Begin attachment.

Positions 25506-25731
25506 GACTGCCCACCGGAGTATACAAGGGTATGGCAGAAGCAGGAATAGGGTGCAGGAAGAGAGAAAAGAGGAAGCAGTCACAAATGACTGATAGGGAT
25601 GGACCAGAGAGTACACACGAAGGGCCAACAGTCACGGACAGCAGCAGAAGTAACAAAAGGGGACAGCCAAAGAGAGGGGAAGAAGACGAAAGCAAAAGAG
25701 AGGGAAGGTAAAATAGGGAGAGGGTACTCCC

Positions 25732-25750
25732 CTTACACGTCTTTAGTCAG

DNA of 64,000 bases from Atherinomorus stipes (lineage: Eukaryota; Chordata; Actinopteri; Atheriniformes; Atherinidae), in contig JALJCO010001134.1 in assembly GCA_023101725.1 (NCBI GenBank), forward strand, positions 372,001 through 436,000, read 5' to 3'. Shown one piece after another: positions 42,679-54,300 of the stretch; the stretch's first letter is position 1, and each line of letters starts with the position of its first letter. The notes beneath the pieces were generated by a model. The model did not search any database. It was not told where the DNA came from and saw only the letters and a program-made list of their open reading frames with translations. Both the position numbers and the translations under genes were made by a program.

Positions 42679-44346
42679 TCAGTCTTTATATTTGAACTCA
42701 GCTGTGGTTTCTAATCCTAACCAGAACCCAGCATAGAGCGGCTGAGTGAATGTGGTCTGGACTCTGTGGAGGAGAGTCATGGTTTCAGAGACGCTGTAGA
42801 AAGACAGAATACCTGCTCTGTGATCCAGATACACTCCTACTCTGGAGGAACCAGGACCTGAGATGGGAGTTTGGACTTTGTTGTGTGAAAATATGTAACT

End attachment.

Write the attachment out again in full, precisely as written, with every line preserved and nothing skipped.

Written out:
Positions 25506-25731
25506 GACTGCCCACCGGAGTATACAAGGGTATGGCAGAAGCAGGAATAGGGTGCAGGAAGAGAGAAAAGAGGAAGCAGTCACAAATGACTGATAGGGAT
25601 GGACCAGAGAGTACACACGAAGGGCCAACAGTCACGGACAGCAGCAGAAGTAACAAAAGGGGACAGCCAAAGAGAGGGGAAGAAGACGAAAGCAAAAGAG
25701 AGGGAAGGTAAAATAGGGAGAGGGTACTCCC

Positions 25732-25750
25732 CTTACACGTCTTTAGTCAG

DNA of 64,000 bases from Atherinomorus stipes (lineage: Eukaryota; Chordata; Actinopteri; Atheriniformes; Atherinidae), in contig JALJCO010001134.1 in assembly GCA_023101725.1 (NCBI GenBank), forward strand, positions 372,001 through 436,000, read 5' to 3'. Shown one piece after another: positions 42,679-54,300 of the stretch; the stretch's first letter is position 1, and each line of letters starts with the position of its first letter. The notes beneath the pieces were generated by a model. The model did not search any database. It was not told where the DNA came from and saw only the letters and a program-made list of their open reading frames with translations. Both the position numbers and the translations under genes were made by a program.

Positions 42679-44346
42679 TCAGTCTTTATATTTGAACTCA
42701 GCTGTGGTTTCTAATCCTAACCAGAACCCAGCATAGAGCGGCTGAGTGAATGTGGTCTGGACTCTGTGGAGGAGAGTCATGGTTTCAGAGACGCTGTAGA
42801 AAGACAGAATACCTGCTCTGTGATCCAGATACACTCCTACTCTGGAGGAACCAGGACCTGAGATGGGAGTTTGGACTTTGTTGTGTGAAAATATGTAACT